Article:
Samsung-Galaxy-Alpha-AH-4

Corning Belatedly Confirm Samsung Galaxy Alpha Uses Gorilla Glass 4

December 10, 2014 - Written By David Steele

Looking at the Samsung Galaxy Alpha list of specifications, it appears that Samsung made a number of compromises in order to get the chassis so small and light; it’s under 7mm thin. The handset comes with mid-range numbers on the box, these being a new generation, octa-core Samsung Exynos processor built on a new, smaller manufacturing process to reduce power consumption and improve battery life. This processor combine a high performance quad-core processor for the heavy lifting with a high efficiency, lower performance quad-core unit designed to sip battery when in use: it’s not as powerful as some of the alternatives available in the marketplace but it performs well. The processor is backed up by 2 GB of RAM and 32 GB of internal storage, with no MicroSD card. The Alpha has a 4.7-inch, 720p resolution Super AMOLED screen, a rear-facing 12 MP camera and a 1,860 mAh battery. When we tested the Galaxy Alpha here at Android Headlines, the only compromise we found in day to day usability was the battery life, which was constrained by the relatively small capacity battery. In every other respect, the Galaxy Alpha’s mid-range specifications manage to reach the point whereby they’re good enough.

Now, Corning have announced that they collaborated with Samsung to provide the Galaxy Alpha with Corning Gorilla Glass 4, the most damage resistant version of Gorilla Glass yet. We already knew that the Galaxy Note 4 carrier Gorilla Glass 4 and had speculated that the Alpha had the newer generation glass, too. In the case of the Galaxy Alpha, the front glass is just 0.4mm thick. Gorilla Glass 4, in Corning’s words, “dramatically improves protection against cover glass damage during device drops.” We already know that Gorilla Glass is resistant to the everyday scratches that devices can pick up through use, plus of course the drop-damage resistance. Corning employ reliability experts to assess hundreds of damaged devices to assess how and why the glass breaks, before their scientists develop simulations in order to test these conditions and their engineers design a material to beat the test. Corning’s website also details how the business spends a great deal of time with Samsung to recommend solutions to improve the device by making it thinner and stronger.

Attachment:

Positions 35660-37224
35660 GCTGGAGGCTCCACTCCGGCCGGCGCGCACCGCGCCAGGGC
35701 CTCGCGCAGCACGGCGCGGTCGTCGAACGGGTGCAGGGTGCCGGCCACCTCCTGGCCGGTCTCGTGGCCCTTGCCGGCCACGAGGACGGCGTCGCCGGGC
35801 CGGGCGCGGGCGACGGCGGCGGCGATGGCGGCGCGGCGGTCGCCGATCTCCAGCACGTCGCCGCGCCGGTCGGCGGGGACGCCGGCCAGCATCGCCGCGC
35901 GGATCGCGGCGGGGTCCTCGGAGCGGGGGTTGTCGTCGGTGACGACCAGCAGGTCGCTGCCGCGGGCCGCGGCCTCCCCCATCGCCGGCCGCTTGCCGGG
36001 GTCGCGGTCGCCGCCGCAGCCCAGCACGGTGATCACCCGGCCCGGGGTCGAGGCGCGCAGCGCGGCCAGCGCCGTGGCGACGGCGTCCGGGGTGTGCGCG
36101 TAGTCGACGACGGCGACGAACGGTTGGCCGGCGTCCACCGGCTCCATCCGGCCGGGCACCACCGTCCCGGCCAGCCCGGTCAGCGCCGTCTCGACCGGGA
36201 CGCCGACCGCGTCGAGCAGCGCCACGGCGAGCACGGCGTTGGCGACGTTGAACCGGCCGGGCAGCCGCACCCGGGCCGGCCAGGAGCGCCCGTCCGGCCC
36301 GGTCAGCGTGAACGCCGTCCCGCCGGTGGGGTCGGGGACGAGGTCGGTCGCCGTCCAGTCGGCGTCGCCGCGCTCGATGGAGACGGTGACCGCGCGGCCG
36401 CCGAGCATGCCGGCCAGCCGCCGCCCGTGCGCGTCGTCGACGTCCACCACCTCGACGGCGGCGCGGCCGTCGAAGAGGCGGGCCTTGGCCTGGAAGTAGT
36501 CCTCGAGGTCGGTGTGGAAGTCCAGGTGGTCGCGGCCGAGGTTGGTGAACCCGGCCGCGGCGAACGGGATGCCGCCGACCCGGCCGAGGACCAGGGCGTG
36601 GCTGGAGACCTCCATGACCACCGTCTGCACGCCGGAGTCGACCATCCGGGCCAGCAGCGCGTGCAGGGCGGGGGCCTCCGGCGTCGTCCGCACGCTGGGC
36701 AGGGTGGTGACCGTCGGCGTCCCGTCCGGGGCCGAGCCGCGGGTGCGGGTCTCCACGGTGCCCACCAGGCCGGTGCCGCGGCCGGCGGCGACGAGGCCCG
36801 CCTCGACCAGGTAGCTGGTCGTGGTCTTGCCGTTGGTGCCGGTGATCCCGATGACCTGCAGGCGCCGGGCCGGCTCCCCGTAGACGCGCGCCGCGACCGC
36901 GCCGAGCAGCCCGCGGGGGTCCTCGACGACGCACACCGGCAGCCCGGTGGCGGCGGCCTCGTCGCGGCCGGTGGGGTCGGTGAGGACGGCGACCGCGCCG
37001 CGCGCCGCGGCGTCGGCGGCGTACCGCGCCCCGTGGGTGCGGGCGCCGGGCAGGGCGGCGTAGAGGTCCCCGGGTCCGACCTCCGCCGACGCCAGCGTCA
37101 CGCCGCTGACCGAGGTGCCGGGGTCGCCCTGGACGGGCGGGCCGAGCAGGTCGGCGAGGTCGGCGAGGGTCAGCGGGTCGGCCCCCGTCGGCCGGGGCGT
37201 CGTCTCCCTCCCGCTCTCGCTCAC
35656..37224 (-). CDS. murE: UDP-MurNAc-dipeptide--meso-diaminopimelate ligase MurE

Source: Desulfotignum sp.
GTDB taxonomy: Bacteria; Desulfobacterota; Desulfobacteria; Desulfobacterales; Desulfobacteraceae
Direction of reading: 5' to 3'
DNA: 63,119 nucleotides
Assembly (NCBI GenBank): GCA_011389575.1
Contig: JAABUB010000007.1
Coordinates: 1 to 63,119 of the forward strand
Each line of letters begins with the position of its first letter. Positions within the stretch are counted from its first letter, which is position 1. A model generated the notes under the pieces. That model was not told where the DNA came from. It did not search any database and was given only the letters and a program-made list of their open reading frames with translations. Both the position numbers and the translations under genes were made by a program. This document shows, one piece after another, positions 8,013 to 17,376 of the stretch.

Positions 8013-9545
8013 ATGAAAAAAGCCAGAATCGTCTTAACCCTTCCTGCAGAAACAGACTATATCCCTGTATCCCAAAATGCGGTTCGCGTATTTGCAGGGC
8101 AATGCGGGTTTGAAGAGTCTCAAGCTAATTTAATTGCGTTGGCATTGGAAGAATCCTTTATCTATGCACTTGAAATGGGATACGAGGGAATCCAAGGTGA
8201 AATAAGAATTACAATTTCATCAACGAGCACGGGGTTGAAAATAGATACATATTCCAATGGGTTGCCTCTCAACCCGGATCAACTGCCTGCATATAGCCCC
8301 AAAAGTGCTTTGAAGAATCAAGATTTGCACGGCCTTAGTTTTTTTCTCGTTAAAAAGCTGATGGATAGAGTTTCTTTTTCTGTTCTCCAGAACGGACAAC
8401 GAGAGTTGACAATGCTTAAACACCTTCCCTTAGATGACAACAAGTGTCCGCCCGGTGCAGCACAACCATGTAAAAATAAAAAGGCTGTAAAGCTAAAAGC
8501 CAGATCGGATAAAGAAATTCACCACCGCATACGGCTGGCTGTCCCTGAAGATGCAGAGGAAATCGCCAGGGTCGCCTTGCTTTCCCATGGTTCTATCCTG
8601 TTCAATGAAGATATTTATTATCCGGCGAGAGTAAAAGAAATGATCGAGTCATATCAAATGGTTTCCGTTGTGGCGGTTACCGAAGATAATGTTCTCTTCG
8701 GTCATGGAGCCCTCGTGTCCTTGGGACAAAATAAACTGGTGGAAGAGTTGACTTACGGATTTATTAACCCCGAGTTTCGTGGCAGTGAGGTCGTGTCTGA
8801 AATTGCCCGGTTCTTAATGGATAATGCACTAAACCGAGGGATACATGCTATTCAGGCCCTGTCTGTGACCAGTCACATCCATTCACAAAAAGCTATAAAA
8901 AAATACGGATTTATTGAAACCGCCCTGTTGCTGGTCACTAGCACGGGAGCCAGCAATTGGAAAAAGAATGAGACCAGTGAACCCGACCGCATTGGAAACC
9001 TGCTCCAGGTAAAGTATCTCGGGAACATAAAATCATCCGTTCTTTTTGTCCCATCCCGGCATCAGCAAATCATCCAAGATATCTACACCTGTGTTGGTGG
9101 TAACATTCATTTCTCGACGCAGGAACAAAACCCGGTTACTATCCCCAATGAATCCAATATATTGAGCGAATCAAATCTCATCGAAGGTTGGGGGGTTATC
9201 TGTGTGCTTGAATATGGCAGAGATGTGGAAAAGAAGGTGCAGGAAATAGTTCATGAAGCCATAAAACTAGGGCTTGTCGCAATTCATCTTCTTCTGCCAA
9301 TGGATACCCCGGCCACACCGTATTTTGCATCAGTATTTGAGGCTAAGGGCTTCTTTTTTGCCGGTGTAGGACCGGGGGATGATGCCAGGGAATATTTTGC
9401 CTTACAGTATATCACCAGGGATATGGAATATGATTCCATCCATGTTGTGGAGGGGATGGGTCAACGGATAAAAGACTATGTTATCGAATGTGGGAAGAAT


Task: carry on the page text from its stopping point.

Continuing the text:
Gorilla Glass was launched in 2007 and has been used by 40 manufacturers across almost 1,400 product lines. Corning say that the use of Gorilla Glass has been used as a key selling feature and it’s been used in over 3 billion devices, but I have to concede that it has never been a primary consideration for myself: when I’ve been looking at devices, it’s not even been a consideration but I am also fortunate enough to have never broken a device screen. What do our users think? Do you purposefully seek out a device using Gorilla Glass, or a competitor product, over one that does not mention it in the specification list? Let us know in the comments below.